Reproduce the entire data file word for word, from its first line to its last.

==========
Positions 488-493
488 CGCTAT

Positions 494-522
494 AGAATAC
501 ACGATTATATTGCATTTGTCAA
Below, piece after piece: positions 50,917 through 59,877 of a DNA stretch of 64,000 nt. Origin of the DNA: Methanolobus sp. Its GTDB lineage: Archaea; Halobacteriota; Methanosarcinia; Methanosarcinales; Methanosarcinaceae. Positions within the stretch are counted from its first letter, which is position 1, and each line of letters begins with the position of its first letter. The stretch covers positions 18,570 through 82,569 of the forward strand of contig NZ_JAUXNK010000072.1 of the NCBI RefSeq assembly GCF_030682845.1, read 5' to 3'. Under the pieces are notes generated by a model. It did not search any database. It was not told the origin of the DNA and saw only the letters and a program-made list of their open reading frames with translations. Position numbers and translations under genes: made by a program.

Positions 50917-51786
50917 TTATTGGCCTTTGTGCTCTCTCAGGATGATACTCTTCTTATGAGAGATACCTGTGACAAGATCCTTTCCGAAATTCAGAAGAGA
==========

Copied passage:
Positions 488-493
488 CGCTAT

Positions 494-522
494 AGAATAC
501 ACGATTATATTGCATTTGTCAA
Below, piece after piece: positions 50,917 through 59,877 of a DNA stretch of 64,000 nt. Origin of the DNA: Methanolobus sp. Its GTDB lineage: Archaea; Halobacteriota; Methanosarcinia; Methanosarcinales; Methanosarcinaceae. Positions within the stretch are counted from its first letter, which is position 1, and each line of letters begins with the position of its first letter. The stretch covers positions 18,570 through 82,569 of the forward strand of contig NZ_JAUXNK010000072.1 of the NCBI RefSeq assembly GCF_030682845.1, read 5' to 3'. Under the pieces are notes generated by a model. It did not search any database. It was not told the origin of the DNA and saw only the letters and a program-made list of their open reading frames with translations. Position numbers and translations under genes: made by a program.

Positions 50917-51786
50917 TTATTGGCCTTTGTGCTCTCTCAGGATGATACTCTTCTTATGAGAGATACCTGTGACAAGATCCTTTCCGAAATTCAGAAGAGA